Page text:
Biostatistician and healthcare data enthusiast, Louise is currently a researcher at the Royal College of Surgeons in Ireland (RCSI) working on opioid agonist treatment (OAT).
Impact of the COVID-19 pandemic on opioid agonist treatment (OAT) in Ireland: An interrupted time series analysis
This study aims to assess the impact of the national contingency guidelines, developed in response to COVID-19, on the quality of OAT care delivered in Ireland.
An interrupted time series design was used with anonymised aggregated level data from the national OAT register. Separate segmented regressions were conducted to estimate the impact of the national contingency guidelines on the following outcomes: (1) number of patients in treatment; (2) number of patients starting OAT; and (3) number of patients dropping out of treatment. The study period was divided into pre-(March 2019 to February 2020) and post- intervention (April 2020 to March 2021) segments. Immediate (change in level) and longer-term impacts (change in slope) of changes to provision of OAT in each of the outcomes were investigated. Regression coefficients (β) and 95% confidence intervals (CIs) are reported.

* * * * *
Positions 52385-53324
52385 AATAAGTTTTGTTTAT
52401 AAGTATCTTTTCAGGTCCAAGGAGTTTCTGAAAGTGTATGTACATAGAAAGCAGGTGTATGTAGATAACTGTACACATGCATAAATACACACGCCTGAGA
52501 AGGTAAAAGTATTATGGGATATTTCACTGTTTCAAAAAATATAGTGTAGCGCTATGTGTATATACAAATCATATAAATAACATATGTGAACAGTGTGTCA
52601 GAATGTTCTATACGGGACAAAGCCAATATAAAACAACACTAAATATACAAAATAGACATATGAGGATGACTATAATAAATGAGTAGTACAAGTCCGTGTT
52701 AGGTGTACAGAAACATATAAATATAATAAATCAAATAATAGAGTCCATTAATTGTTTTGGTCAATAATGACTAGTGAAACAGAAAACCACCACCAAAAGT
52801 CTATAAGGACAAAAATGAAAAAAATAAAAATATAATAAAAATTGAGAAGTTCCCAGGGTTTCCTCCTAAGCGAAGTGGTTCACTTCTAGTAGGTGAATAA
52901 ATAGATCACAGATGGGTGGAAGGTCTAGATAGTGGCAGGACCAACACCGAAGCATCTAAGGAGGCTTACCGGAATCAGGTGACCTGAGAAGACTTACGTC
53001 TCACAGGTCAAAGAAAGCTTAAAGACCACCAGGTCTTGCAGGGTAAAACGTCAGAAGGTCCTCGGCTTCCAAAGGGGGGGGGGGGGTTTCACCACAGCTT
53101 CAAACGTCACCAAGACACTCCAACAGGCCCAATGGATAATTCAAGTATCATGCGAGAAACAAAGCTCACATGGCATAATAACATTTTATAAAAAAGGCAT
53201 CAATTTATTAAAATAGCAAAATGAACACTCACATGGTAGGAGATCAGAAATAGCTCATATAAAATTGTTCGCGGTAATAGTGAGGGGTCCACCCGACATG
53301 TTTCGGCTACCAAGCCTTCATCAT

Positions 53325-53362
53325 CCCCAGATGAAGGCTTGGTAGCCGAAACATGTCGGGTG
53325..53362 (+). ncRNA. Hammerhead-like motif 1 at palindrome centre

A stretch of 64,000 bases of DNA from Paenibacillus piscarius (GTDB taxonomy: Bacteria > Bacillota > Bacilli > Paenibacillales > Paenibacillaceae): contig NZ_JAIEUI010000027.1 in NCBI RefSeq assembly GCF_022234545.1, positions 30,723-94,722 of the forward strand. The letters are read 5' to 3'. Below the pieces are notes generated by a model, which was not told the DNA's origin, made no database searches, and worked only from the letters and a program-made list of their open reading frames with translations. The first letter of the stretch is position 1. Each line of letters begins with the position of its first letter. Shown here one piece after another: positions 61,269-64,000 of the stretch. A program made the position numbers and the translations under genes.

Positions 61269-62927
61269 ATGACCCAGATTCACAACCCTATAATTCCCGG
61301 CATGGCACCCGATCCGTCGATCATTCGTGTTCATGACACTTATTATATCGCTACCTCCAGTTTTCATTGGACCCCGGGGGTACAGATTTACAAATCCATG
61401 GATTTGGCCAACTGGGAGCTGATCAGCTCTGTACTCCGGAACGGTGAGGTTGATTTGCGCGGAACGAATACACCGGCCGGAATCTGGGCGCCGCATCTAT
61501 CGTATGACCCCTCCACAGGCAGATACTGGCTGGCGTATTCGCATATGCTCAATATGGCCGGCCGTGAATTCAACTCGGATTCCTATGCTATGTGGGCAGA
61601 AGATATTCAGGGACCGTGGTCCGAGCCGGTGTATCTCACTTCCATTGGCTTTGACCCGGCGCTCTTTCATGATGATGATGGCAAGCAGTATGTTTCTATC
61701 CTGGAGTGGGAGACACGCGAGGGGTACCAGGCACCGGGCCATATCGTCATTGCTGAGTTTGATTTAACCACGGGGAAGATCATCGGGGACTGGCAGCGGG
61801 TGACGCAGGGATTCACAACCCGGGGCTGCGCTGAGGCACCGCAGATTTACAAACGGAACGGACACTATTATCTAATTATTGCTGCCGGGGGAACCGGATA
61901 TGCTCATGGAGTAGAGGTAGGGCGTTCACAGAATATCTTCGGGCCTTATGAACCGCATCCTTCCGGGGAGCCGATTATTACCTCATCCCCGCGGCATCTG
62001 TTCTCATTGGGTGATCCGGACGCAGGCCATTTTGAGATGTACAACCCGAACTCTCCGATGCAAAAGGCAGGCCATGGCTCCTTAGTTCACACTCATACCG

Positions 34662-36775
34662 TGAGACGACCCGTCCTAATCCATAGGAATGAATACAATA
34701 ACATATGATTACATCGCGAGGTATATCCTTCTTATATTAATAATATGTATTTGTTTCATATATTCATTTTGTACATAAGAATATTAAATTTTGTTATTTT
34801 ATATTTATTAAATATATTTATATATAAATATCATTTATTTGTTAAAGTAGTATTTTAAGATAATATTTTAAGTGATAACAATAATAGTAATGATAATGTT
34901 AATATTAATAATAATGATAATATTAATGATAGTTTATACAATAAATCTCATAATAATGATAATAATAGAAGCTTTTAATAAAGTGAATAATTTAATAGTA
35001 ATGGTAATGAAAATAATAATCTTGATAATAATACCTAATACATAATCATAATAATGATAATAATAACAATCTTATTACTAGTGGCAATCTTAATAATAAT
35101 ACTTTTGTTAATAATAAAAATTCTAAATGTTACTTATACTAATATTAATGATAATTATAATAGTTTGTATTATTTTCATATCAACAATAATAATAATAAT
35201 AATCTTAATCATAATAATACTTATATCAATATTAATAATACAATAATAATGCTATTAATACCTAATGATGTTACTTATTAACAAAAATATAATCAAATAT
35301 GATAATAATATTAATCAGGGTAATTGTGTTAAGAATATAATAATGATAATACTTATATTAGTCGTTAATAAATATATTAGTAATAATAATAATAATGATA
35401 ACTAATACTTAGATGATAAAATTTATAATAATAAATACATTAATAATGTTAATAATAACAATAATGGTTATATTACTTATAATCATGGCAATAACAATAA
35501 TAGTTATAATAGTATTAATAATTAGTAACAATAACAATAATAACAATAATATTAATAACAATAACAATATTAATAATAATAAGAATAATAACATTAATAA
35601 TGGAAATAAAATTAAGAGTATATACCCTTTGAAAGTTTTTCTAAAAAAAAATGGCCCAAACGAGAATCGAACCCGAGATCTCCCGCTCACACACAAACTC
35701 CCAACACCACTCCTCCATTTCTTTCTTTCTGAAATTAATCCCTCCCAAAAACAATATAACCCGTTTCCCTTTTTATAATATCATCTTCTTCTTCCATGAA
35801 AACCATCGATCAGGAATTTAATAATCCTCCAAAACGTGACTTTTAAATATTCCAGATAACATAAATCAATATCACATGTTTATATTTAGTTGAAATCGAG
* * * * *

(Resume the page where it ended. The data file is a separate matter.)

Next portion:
Significant changes in level (β2=504, 95% CI: 441 – 567) and slope (β3=32, 95% CI: 24 – 39) were observed for number of patients in OAT following the introduction of contingency guidelines. Large variability was observed for new starts and dropping out of OAT each month, with a peak of +63% between February and April 2020 for new starts, and a corresponding drop of -49% for drop outs. However, no significant changes in level or slope were observed for new starts or dropouts.
COVID-19 contingency guidelines led to a sharp and sustained increase in the number of people receiving OAT in Ireland, with numbers dropping out of treatment remaining largely unchanged.